Retirement Plan Asset Flows Can Influence Plan Decisions

Retirement plan sponsors are navigating several coalesced challenges that are related and might impact their plans—spiking inflation, market volatility, the potential for large portions of assets leaving the plan due to the so-called “Great Resignation,” as well as the growing number of Baby Boomers entering retirement.

Participants’ swelling account balances from stock market gains in previous years might have masked the urgency for plan sponsors to fortify their plans against the potential for asset losses. The time to act is now, an industry expert says.

“While not well publicized, there is now, and has been for several years, more money being distributed from plans than being contributed to plans,” says Fred Reish, a partner and chairman of the Financial Services ERISA Team at Faegre Drinker. “That is not obvious because of the significant stock market gains over the past decade. But someday the market will go down, and that dynamic will be exposed.”

Bracing for Exodus

There are other consequences beyond the plan getting smaller when assets exit, explains Katie Hockenmaier, U.S. defined contribution research director, at Mercer. Larger plans have greater buying power and can negotiate lower costs with asset managers and recordkeepers.

“If you see really significant outflows, you could cease qualifying for certain share classes or fee arrangements or vehicles,” Hockenmaier says. “It may also impact their recordkeeping relationship—if they see a certain number of participants or a certain amount of assets pull out of the plan— that could impact the overall fees that they may be paying or passing on to participants.”

Plan size can impact services as “some recordkeepers have tranches of servicing for certain sized clients and that may effectively demote them to a lower group,” she explains.

It’s too early to arrive at any grand conclusions on plan asset impacts from historic COVID-19 workforce and economic dislocations, and the more recent inflation and stock market declines, says Hockenmaier. However, she notes that some manufacturing and technology sector plan sponsors are in a position of asset outflow.

“There is a portion of the industry that is in that position. I would not say quite yet the majority of defined contribution plans, but there are a number of plan sponsors in that situation,” Hockenmaier says. “They tend to be concentrated in certain industries that may be starting to downsize.”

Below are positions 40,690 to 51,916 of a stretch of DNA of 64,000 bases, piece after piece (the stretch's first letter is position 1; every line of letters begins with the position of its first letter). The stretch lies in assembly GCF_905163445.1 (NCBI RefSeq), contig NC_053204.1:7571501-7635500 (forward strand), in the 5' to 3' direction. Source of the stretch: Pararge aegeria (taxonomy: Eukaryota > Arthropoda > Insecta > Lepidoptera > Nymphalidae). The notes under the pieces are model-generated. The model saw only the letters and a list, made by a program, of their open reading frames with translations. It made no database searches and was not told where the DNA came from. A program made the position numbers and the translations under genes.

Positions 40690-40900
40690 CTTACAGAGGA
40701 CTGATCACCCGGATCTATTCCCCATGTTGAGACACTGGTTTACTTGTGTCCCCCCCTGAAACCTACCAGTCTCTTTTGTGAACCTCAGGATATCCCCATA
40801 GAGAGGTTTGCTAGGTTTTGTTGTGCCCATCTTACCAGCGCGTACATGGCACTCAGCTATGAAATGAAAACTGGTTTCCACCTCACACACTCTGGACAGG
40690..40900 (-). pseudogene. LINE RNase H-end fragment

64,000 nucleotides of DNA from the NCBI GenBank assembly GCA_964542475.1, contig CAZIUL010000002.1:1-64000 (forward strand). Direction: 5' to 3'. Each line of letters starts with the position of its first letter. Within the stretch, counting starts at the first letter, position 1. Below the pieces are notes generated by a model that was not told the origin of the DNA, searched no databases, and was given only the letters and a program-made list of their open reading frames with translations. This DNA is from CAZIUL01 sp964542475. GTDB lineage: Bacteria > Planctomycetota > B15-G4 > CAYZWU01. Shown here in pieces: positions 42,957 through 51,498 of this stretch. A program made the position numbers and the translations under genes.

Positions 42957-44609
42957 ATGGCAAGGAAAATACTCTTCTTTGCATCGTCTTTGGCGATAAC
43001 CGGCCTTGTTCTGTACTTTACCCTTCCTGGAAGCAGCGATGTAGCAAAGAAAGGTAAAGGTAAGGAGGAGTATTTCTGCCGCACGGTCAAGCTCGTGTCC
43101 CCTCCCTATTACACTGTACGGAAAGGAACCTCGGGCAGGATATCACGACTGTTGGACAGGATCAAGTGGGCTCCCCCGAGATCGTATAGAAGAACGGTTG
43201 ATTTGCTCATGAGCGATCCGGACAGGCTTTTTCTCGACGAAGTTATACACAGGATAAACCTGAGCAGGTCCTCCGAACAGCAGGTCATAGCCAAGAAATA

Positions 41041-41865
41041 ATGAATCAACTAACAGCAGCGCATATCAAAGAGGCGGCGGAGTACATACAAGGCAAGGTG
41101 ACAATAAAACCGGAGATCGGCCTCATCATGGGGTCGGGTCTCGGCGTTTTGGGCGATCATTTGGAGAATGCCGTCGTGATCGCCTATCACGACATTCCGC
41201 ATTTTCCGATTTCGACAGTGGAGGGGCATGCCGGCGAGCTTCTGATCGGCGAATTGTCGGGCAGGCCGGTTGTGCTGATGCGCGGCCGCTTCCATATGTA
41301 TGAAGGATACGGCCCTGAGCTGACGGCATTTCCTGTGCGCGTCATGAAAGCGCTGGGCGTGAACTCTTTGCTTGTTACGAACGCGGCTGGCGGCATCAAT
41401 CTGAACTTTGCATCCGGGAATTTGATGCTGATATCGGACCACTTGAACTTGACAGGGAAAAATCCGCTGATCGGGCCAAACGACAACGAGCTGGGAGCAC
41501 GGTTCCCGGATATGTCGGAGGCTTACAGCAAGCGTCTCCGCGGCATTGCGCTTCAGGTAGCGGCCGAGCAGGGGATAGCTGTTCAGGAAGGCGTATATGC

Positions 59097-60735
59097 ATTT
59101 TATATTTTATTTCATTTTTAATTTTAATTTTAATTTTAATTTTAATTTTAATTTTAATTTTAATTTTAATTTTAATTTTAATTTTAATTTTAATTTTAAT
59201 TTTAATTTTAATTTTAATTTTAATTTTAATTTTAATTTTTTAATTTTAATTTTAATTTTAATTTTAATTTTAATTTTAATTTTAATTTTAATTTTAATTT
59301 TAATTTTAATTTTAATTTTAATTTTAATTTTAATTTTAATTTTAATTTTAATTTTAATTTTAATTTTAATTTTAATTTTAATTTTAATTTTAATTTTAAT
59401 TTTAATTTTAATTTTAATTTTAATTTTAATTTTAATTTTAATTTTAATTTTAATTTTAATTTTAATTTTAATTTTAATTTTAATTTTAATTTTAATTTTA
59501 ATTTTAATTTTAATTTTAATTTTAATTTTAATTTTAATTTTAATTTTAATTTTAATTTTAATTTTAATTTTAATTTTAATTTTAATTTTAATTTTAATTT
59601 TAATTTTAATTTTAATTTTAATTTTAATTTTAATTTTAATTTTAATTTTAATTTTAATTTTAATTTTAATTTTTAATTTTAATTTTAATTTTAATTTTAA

Hockenmaier, who adds that she has not seen significant impacts to plans from the Great Resignation, says she will track several data points to study the trends of assets leaving plans, including any change in the number of participants in a plan quarter over quarter, asset flows, and rollover activity. “When we get to the end of ‘22 it will really be much easier—even midway through this year—to see what impact is being made to plans,” she says.

Futureproofing

Tracking asset flows can inform retirement plan sponsors of any challenges they might have, says Alexa Nerdrum, managing director, retirement, at Willis Towers Watson. “One thing we are seeing is that the pandemic really didn’t lead to some of the mass distributions plan sponsors and others were expecting,” she says.

An estimated 2% to 4% of participants made retirement account withdrawals after passage of the Coronavirus Aid, Relief, and Economic Security—or CARES—Act provided for special distribution and loan rules for retirement plans and individual retirement accounts, according to Nerdrum. Meanwhile, savings rates and plan balances have continued to grow, she says.

To keep assets in plan, encourage savings and attract talent, plan sponsors have bolstered plan design features—adding lifetime income options and the ability to repay student loans and save for emergencies. Plan sponsors are shifting their focus, as “attraction and retention has become a significant issue of late for a lot of plan sponsors, [and] a lot of our clients,” Nerdrum explains.

Plan sponsors can use data on what groups of individuals take loans and hardship withdrawals, and who is maximizing or not maximizing their deferrals, to know what plan design features will meet participants’ needs, Nerdrum says.

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